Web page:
Such fidgets aside, there are other things to love about how Manuel designs a lineup. Take the Chase Utley/Ryan Howard tandem; while many of Manuel's peers freak over the possibility of drawing a situational star with a pair of lefties (or three of four, if you extend this through Jayson Werth to Raul Ibanez), Manuel focuses on the things he can control: getting two of his best righty-killing sluggers set up to get at least three cuts at the opposing starter at the top of the order. You can leave the late-game fretting over platoon splits to later; the Phillies focus on getting their leads up front. Add in that Howard has managed to slug as well against southpaws as lefties this time around, while Utley has managed just a .380 SLG against right-handers this year.
Against that, the Reds have the Joey Votto-Scott Rolen-Jay Bruce combo that can plate people in any park, but this isn't quite a lineup that provides as much power top to bottom as its opponents. As noted, they're fronted by that weak duo of a banged-up Phillips and Cabrera, neither of whom were major OBP threats at the best of times, and lower in the order, hitters like Stubbs and Jonny Gomes owe much to their park and mashing against lefties, which should provide Baker with plenty of cause to continue mixing and matching, using Jim Edmonds if available and Laynce Nix if he must in-game. Bruce has had a huge second half, slugging .575 since the All-Star break, but with a 160-point ISO differential in his home/road split, how much of this plays in all parks will have to be proven instead of assumed.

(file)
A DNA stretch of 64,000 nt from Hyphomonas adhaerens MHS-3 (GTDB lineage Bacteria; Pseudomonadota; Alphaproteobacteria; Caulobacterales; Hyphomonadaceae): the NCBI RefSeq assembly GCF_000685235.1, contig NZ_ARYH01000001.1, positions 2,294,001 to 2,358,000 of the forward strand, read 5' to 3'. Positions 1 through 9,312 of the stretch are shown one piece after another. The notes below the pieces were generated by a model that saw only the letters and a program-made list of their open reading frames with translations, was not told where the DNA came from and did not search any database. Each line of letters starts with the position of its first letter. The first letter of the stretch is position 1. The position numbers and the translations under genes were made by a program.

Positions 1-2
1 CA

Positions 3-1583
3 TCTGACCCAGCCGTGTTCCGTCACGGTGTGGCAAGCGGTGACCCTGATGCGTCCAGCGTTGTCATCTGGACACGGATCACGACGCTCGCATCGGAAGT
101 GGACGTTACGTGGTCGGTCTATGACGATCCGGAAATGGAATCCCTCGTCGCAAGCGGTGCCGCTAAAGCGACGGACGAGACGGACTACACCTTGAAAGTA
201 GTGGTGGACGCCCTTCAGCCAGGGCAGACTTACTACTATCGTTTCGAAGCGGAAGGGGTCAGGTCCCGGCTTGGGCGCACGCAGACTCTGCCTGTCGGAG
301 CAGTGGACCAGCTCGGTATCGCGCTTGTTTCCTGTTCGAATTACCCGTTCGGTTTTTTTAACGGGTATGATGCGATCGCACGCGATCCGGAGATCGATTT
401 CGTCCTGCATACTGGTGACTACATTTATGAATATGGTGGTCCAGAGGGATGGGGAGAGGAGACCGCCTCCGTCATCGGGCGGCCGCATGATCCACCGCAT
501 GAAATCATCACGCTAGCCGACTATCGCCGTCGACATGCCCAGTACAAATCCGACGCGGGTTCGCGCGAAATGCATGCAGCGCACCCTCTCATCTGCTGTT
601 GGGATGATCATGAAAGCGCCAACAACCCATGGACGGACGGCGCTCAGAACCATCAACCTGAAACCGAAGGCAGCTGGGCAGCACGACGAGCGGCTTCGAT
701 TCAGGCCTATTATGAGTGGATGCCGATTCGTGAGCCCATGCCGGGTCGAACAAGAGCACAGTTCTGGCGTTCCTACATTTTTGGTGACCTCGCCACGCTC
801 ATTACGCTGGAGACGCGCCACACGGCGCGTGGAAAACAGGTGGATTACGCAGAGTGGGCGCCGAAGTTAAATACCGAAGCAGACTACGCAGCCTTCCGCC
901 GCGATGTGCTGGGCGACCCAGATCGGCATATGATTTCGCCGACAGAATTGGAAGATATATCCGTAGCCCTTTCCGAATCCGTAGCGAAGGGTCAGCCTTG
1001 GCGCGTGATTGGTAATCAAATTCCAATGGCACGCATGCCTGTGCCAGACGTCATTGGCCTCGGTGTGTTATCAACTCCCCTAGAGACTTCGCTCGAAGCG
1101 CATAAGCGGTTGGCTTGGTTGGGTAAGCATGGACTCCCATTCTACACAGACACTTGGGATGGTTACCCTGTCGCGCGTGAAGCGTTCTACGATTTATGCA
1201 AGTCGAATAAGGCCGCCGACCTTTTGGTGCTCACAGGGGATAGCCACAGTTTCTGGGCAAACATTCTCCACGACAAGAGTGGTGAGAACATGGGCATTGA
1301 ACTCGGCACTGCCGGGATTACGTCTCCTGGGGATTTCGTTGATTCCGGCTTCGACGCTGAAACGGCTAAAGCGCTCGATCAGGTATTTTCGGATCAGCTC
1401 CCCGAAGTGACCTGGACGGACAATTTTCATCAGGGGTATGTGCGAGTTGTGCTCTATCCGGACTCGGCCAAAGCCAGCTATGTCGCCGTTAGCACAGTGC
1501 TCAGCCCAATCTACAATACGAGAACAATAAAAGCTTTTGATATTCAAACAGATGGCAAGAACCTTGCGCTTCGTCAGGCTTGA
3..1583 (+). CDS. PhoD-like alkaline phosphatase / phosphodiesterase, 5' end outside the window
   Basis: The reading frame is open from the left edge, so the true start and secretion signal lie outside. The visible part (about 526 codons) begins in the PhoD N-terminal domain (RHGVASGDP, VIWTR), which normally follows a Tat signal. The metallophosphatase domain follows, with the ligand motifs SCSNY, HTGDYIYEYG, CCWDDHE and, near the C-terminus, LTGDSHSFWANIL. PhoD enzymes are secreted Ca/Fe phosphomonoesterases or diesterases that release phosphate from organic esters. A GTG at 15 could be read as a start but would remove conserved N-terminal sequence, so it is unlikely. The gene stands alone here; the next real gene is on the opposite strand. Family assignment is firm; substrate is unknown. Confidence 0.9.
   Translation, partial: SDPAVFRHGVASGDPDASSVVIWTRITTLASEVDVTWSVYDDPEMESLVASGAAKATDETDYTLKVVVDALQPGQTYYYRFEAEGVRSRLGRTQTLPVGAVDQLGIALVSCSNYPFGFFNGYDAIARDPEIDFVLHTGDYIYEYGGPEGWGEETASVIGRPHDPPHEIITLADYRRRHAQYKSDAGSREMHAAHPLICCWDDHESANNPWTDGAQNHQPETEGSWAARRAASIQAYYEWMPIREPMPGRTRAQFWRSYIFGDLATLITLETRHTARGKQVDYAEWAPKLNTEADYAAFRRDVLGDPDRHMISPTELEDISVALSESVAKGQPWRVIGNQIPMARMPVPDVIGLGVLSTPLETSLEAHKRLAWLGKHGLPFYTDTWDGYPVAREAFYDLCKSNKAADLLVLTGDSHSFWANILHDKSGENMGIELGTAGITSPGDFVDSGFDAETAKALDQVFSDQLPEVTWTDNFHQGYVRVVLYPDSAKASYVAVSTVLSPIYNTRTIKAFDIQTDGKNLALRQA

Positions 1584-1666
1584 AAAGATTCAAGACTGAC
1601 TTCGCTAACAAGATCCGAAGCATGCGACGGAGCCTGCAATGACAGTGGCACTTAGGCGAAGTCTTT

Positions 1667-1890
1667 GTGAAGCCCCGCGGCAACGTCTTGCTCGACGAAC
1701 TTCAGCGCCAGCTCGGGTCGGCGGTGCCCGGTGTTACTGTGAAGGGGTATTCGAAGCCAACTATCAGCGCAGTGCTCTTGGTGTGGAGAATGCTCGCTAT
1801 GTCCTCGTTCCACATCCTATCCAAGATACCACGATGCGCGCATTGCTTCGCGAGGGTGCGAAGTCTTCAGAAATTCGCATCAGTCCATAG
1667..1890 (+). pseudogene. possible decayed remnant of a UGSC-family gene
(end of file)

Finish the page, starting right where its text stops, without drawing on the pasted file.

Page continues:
Baserunning will be one of those things that a certain segment of the commentariat is going to chalk up as a clear Phillies advantage, but it's important to keep in mind that this isn't the same collection of speedsters of old. Since their all-time top 10 finishes in 2007 and 2008 in team baserunning, they dropped out of the top 10 of the major leagues in 2009 and 2010. They have a definite advantage when it comes to stealing bases when the opportunities arise, but the Phillies will also be running against a much stronger pair of throwers than the Reds will have to.
One strange factoid is that while the Phillies rank among the game's leaders in NetDP (fifth overall), it isn't like they're doing that much fussing over avoiding the deuce, nor should they. A big part of the problem was Wilson Valdez (11.32 NetDP), but the regulars are a lot less likely to hit into twin killings. Manuel isn't going to waste his time or yours with a lot of ticky-tack tactics, where Baker might find the temptation to try and create something unavoidable, especially running up against the Phillies' big three on the mound.